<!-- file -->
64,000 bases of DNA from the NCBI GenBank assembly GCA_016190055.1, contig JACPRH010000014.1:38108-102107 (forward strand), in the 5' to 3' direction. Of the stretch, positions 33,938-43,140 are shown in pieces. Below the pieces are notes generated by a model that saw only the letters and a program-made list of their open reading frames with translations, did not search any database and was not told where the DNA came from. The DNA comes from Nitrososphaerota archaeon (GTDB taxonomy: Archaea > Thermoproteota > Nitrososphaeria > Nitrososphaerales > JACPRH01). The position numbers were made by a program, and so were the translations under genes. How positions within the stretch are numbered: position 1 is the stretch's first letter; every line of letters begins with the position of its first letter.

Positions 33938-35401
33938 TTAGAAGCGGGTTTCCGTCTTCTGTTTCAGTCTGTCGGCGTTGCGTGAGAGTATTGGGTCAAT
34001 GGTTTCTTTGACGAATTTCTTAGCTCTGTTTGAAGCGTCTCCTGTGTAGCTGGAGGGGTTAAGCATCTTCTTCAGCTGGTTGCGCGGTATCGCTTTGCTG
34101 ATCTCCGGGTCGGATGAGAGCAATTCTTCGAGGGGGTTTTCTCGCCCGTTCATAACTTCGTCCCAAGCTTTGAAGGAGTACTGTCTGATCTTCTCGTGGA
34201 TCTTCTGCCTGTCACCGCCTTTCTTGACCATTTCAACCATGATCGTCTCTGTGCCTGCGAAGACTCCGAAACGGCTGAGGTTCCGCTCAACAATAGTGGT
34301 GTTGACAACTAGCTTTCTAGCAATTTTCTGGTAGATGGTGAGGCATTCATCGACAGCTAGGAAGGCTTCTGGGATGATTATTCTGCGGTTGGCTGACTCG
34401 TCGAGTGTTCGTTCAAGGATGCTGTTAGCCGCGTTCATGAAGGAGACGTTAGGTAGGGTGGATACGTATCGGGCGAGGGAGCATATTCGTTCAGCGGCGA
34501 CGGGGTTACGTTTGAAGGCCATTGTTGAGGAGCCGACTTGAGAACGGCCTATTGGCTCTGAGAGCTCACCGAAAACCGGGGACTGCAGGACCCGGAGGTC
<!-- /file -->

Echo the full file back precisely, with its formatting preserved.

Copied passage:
64,000 bases of DNA from the NCBI GenBank assembly GCA_016190055.1, contig JACPRH010000014.1:38108-102107 (forward strand), in the 5' to 3' direction. Of the stretch, positions 33,938-43,140 are shown in pieces. Below the pieces are notes generated by a model that saw only the letters and a program-made list of their open reading frames with translations, did not search any database and was not told where the DNA came from. The DNA comes from Nitrososphaerota archaeon (GTDB taxonomy: Archaea > Thermoproteota > Nitrososphaeria > Nitrososphaerales > JACPRH01). The position numbers were made by a program, and so were the translations under genes. How positions within the stretch are numbered: position 1 is the stretch's first letter; every line of letters begins with the position of its first letter.

Positions 33938-35401
33938 TTAGAAGCGGGTTTCCGTCTTCTGTTTCAGTCTGTCGGCGTTGCGTGAGAGTATTGGGTCAAT
34001 GGTTTCTTTGACGAATTTCTTAGCTCTGTTTGAAGCGTCTCCTGTGTAGCTGGAGGGGTTAAGCATCTTCTTCAGCTGGTTGCGCGGTATCGCTTTGCTG
34101 ATCTCCGGGTCGGATGAGAGCAATTCTTCGAGGGGGTTTTCTCGCCCGTTCATAACTTCGTCCCAAGCTTTGAAGGAGTACTGTCTGATCTTCTCGTGGA
34201 TCTTCTGCCTGTCACCGCCTTTCTTGACCATTTCAACCATGATCGTCTCTGTGCCTGCGAAGACTCCGAAACGGCTGAGGTTCCGCTCAACAATAGTGGT
34301 GTTGACAACTAGCTTTCTAGCAATTTTCTGGTAGATGGTGAGGCATTCATCGACAGCTAGGAAGGCTTCTGGGATGATTATTCTGCGGTTGGCTGACTCG
34401 TCGAGTGTTCGTTCAAGGATGCTGTTAGCCGCGTTCATGAAGGAGACGTTAGGTAGGGTGGATACGTATCGGGCGAGGGAGCATATTCGTTCAGCGGCGA
34501 CGGGGTTACGTTTGAAGGCCATTGTTGAGGAGCCGACTTGAGAACGGCCTATTGGCTCTGAGAGCTCACCGAAAACCGGGGACTGCAGGACCCGGAGGTC